Saturday, September 19, 2009

China's Position on Precious Metals

The general perspective by most western governments is that precious metals now serve no role as money and are not needed to back any currency. Government fiat currencies, floating against each other in an international market, are supposed to have given the western world a prosperity no other generation has experienced. The ability a central bank has to manipulate the currency supply "as needed" has been hailed as a miracle worker for ensuring there is enough new money (credit) in the economy to allow sufficient growth. Apparently economies did not grow when gold was money (sarcasm).

What is the perspective of the Chinese on this topic? Well, they have their own fiat currency, the yuan, so at least some within the Chinese government like having a central bank and do not see much use for precious metals as currency. Though, this appears to be changing. There have been many recent events in regard to Chinese policy that would indicate that they do understand precious metals serve a major role in a sound economy.

The government of the fastest growing economy in the world has been reported to have done the following:

1. China has recently constructed a new precious metals storage facility in Hong Kong.

2. China has recently requested that Britain return to Hong Kong all of China's gold bullion that is stored in the L.B.M.A in London.

3. China has recently told its citizens to invest in precious metals; they have opened up bullion shops in its cities so that citizens can easily purchase bullion.

4. China has been buying large amounts of gold bullion over the last 12 months. It has more than doubled its gold reserves to over 1054 tons.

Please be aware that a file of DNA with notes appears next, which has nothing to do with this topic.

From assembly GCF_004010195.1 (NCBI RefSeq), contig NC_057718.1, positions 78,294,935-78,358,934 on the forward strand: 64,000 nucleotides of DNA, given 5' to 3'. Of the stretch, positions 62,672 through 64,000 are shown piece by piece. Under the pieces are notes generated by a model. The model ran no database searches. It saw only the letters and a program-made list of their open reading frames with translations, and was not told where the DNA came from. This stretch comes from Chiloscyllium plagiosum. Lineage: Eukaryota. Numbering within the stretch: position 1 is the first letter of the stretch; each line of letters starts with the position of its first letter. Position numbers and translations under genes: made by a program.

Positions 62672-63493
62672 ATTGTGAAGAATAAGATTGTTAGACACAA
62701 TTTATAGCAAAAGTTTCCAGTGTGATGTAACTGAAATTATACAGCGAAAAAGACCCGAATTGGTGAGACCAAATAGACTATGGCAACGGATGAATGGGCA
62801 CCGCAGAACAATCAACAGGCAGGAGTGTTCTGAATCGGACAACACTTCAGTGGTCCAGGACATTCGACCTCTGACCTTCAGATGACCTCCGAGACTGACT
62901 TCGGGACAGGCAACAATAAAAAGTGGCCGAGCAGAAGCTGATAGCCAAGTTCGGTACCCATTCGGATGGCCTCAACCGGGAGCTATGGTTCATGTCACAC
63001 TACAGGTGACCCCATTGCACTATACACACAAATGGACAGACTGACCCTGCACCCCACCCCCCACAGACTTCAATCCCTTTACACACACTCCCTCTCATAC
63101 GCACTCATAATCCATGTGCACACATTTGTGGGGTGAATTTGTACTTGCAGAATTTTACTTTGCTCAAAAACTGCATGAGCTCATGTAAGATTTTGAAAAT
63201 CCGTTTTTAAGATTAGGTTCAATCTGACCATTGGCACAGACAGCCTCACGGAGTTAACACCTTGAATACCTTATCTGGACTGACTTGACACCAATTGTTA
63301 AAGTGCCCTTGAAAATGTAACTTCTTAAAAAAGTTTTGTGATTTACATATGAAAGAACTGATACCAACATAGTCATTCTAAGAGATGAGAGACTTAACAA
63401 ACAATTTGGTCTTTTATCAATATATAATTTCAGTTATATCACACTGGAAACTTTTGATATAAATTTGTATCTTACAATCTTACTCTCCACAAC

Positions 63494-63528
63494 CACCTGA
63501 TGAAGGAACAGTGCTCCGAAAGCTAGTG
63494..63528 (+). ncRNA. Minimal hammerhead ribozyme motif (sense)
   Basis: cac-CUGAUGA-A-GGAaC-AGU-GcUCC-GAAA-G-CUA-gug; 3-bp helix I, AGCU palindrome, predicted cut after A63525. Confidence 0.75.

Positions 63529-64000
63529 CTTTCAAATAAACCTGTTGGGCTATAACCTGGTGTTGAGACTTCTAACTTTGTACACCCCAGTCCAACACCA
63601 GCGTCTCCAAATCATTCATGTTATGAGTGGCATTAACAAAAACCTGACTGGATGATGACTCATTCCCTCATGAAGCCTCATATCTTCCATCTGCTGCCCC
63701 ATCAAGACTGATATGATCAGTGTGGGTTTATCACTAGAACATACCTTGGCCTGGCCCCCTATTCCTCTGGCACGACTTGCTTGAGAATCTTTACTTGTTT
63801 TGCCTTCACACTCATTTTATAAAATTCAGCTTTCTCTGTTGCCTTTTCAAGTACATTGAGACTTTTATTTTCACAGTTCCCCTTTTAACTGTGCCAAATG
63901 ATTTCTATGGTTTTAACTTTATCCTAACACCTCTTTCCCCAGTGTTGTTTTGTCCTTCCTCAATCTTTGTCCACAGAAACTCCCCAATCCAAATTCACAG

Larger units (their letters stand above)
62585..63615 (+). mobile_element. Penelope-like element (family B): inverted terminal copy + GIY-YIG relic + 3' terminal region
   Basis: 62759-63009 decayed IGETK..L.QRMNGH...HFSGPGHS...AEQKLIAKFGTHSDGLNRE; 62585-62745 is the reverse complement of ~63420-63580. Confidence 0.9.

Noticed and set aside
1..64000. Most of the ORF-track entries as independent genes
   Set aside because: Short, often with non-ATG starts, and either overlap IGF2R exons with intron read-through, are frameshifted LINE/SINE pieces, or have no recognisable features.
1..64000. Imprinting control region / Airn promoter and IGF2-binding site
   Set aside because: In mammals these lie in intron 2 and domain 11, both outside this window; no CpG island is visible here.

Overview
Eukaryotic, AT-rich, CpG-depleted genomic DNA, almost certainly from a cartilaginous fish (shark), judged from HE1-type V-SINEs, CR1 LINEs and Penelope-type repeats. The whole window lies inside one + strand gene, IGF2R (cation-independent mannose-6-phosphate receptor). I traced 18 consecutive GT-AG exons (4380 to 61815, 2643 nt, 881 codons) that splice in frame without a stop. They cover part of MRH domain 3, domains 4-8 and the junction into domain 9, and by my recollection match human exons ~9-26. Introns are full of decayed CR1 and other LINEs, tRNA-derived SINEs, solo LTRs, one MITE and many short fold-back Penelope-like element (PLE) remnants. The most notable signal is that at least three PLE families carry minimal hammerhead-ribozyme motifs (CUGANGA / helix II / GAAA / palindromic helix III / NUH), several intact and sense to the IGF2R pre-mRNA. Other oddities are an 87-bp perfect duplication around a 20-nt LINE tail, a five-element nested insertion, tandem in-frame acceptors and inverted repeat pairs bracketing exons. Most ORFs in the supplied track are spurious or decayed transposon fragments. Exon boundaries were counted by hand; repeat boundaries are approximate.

5. It is now Chinese Government policy to buy gold bullion when it becomes available in the marketplace.

6. China is limiting the exportation of all precious metals.

Recently, as I have previously quoted, Cheng Siwei, former vice-chairman of the Standing Committee and now head of China's green energy drive, had some interesting things to say in regard to the current economic situation. Taken from this Telegraph.co.uk article, Mr. Cheng has made the following quotes which seem to agree with most observations made by Ron Paul, Peter Schiff, and other Austrian economists:
"If they keep printing money to buy bonds it will lead to inflation, and after a year or two the dollar will fall hard. Most of our foreign reserves are in US bonds and this is very difficult to change, so we will diversify incremental reserves into euros, yen, and other currencies"
Mr. Cheng has identified asset bubbles in his own country; he identifies this with being linked to interest rates being kept too low to keep the yuan in line with the US dollar:
"Credit in China is too loose. We have a bubble in the housing market and in stocks so we have to be very careful, because this could fall down."
...

Mr Cheng said the Fed's loose monetary policy was stoking an unstable asset boom in China. "If we raise interest rates, we will be flooded with hot money. We have to wait for them. If they raise, we raise.
In regard to the West's obsession with the CPI as a measure of inflation:
This is where Greenspan went wrong from 2000 to 2004. He thought everything was alright because inflation was low, but assets absorbed the liquidity.
And finally, finishing it off hitting the nail on the head and then a quote from Benjamin Franklin:
The US spends tomorrow's money today. We Chinese spend today's money tomorrow. That's why we have this financial crisis. He who goes borrowing, goes sorrowing.